We would arise about 4 or 5 am and travel forever to the fiels(s) the guys were chased from place after place. I usually got the job of bringing the transmitter on to the site. It was bigger than a car battery of the times and seemed to a youngster to weigh about 300 pounds. A cable emanated from the unit, which had to be left on the ground. At the end of the cable was a switch. With the escapement wound uo tight it was time to launch the screaming bird into the wild blue. You couldn’t raise your expectations too much, because way too often you would spend the rest of the day looking for the remains or traveling in the direction whence it disappeared. The only control was rudder, with the engine screaming away at full throttle. One push for right, two for left, then let go for neutral. If the rubber band broke you were, ahem, you know…

    Yeah, I remember escapement, galloping ghost, reeds, the first proportional (no digitizing here, and finally digital proportional.

    The planes: Bootstraps, Rudderbug,and Aero 9-15 right throu the Snog Hog, the Dee Bee, Astro Hog, Taurus, viscount, and on and on.

    The people: Howard DeBolt, Art Shroeder, Charlie Kenny, Bill Wardlow (my Dad), and others that made a name for themselves. My Father eventually went on to manufacture pneumatic retractable landing gear sets, prop spinnersd, and a cleverly conceived disc brake for the nose wheel using air.

    I could go on…and on, about those early days, but I don’t even know if anyone will read this. Electrics and foam are instant gratification.

    Most people flying today have little or no knowledge of the history and the pioneers like my father in this great Hobby/Sport

  12. olfrt says:

    Lest we forget. Thanks for the memory.

  13. Skipper Delius says:

    Hey Nelson, my first was a Lightning Bug with an Otarion receiver, but my second was a mini-Mambo also with a World Engines super regen…still have the landing gear. Climbed a lot of trees recovering from a flight. What a difference when the Sepalet and Adams actuators came out. I converted my Citizenship xmtr to galloping ghost by adding a pulse generator. Then flying the WhizKid, Schoolboy, Schoolgirl, Schoolmaster, Dick’s Dream, Jr. Skylane, etc became a real treat. Finally Ace RC came out with the Digital Commander 2 channel– still have the xmtr.

  14. Albert Tai says:

    Hi,
    My first RC gear is the one button single channel reed Futaba system. It was the cheapest radio that I can afford at that time ( I am a student) but I started with on a boat not plane. It sure bring back the good memory. Later year I owned a Futaba single stick proportional with a reed system on throttle control (3 positions-high/mid/low) on my first plane. It is not easy to learn to fly.
    Regards
    Albert Tai
    Singapore

  15. Andy Horka says:

    Thanks for a great article! Tons of cool old radios can be found on this site: http://www.rchalloffame.org/

    Great for younger/new flyers to see how our hobby has evolved.

    Cheers,
    Andy

  16. Jack Slawik says:

    Don’t remember a whole lot about it but my first plane was a sailplane with a Cox .049. It had a galloping ghost control. Never did very well with it. I think it was about 1965.

  17. David Naismith says:

    I remember others with a bit of cash having single channel valve sets. I was stuck in the U-control circle. I was surprised at 46 years, I thought it was longer ago; but then I recall ACE advertising well into the 70s.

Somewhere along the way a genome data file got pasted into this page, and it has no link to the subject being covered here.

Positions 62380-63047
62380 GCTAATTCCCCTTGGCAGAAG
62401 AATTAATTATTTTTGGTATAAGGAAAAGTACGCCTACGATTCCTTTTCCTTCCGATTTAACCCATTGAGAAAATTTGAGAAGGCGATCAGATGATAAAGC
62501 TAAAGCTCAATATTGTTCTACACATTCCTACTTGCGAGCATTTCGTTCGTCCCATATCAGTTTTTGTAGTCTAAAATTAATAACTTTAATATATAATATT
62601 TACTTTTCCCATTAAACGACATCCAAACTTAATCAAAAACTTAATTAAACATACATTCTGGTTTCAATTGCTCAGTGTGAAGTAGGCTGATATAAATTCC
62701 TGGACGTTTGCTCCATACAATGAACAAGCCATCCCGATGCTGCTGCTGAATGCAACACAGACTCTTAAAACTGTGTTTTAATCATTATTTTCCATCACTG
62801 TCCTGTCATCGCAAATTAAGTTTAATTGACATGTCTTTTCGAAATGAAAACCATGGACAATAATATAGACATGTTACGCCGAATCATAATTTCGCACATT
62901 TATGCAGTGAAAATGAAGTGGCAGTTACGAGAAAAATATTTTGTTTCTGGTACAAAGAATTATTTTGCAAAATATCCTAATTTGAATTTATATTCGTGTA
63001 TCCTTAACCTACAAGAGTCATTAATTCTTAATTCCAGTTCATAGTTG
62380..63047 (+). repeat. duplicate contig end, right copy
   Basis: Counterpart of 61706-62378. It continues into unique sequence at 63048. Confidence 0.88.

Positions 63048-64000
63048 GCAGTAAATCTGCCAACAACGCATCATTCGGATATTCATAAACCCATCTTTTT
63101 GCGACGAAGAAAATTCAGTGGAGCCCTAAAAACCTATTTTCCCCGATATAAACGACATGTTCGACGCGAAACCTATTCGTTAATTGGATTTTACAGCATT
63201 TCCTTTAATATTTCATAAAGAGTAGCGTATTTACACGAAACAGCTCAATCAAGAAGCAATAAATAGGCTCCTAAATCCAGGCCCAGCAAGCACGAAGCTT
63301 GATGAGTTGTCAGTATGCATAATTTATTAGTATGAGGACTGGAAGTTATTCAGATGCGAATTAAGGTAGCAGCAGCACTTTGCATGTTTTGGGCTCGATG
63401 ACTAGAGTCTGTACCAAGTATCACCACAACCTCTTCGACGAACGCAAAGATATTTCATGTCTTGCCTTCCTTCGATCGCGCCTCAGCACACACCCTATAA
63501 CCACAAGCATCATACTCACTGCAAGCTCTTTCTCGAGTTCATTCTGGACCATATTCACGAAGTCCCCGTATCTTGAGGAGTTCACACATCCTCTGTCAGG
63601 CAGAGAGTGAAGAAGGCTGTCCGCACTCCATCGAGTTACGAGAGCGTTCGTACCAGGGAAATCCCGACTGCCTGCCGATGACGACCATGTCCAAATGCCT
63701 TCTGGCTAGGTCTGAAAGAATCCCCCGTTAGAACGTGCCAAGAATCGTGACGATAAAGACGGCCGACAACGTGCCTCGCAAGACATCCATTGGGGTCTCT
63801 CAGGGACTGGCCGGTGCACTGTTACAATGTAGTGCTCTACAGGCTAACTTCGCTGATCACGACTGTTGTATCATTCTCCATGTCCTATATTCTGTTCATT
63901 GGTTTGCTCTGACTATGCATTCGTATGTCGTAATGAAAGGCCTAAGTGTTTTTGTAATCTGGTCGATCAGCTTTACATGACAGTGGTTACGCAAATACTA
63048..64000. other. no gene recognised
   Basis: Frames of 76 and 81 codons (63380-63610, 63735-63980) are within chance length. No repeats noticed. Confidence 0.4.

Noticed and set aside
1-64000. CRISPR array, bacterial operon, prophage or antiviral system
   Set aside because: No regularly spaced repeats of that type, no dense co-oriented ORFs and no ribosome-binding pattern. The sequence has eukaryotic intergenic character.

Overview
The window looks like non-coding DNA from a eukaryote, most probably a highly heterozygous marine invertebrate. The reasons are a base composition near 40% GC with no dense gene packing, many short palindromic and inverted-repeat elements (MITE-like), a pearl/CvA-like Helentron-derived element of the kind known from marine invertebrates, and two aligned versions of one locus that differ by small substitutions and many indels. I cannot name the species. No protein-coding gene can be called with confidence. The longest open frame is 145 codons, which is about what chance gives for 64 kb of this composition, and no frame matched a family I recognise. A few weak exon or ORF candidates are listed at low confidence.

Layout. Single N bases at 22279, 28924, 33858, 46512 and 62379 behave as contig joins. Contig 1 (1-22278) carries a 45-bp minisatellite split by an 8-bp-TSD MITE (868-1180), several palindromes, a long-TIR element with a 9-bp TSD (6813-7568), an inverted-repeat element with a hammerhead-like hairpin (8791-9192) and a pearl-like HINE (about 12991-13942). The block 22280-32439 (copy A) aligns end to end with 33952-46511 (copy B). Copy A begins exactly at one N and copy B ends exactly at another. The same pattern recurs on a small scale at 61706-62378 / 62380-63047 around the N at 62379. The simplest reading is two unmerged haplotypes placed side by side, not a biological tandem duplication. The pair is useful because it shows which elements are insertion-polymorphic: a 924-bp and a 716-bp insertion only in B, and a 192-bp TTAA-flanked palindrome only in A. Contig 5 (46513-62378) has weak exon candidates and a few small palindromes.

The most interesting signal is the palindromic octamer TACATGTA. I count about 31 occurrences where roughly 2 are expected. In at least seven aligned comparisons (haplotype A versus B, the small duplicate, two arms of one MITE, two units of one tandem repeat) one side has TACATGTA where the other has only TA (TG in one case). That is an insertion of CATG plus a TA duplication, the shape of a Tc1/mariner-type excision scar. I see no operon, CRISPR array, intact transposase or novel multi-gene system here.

I seem to remember test flights with the propeller reversed to reduce speed/thrust till trimmed out.

  18. Mike says:

    Minnie Mambo, cox 1/2A, receiver no larger than a postage stamp, can’t remember what the escapement was. First flew at NAS Lakehurst N J in the early 60′s while in the Navy.

  19. Al says:

    My first radio was an Ace Pulse Commander. I still have it somewhere here. Some Mattel transmitters also.

  20. alex says:

    Wow! What great experiences! Mine was a Schoolmaster with Bonner escapement on rudder with a Cox 049 from a super cub controline. I flew it on a windy day and would have bought a large window except for a shrub. I did everything wrong but 50+ years later I am building a Don Smith B-17 and a Corsair Peddlecar for my grandson. It is truly a wonderful hobby

  21. John Moody says:

    What does single channel have to do with Reeds? Two completely different systems. Flew them both and still have them. Soon to put a reed system in the air!

  22. Francis says:

    I soloed my first RC (sort-of) controlled model in June of 62. It was a Minnie Mambo with a Cox Baby Bee .049. I had sprung for a brand new CitizenShip SuperHet receiver and a Citizenship TTX transistorized transmitter. The Minnie Mambo also sported a CitizenShip self-neutralizing escapement, though I also had a NON-nuetralizing escapement . . .so one had to keep track of which control you had the last time as the next would be opposite . . .unless the escapement had missed a stop! Exciting! Later I flew the radio in two Jr. Falcons at Sepulveda Basin in Los Angeles. The Jr. Falcon was great fun, and I learned to hold left rudder to put enter a steep dive and . ..counting the spins . would neutralize rudder and plane would loop. Fewer spins and I could do an Immelman! Later graduated to Falcon 56 and a 12 channel Orbit Reed radio with Bonner servos . .the latter the size of a long cigarette pak! That was a fabulous set up and learned touch and goes, inverted, figure 8′s . .horizontal AND Vertical and rolls. Phil Kraft would often show up, testing his new-fangled proportional radio. We all would quit flying to watch him . . .until he crashed! Took him a long time to get it right, but then became THE prop radio to have. Great Memories!!!!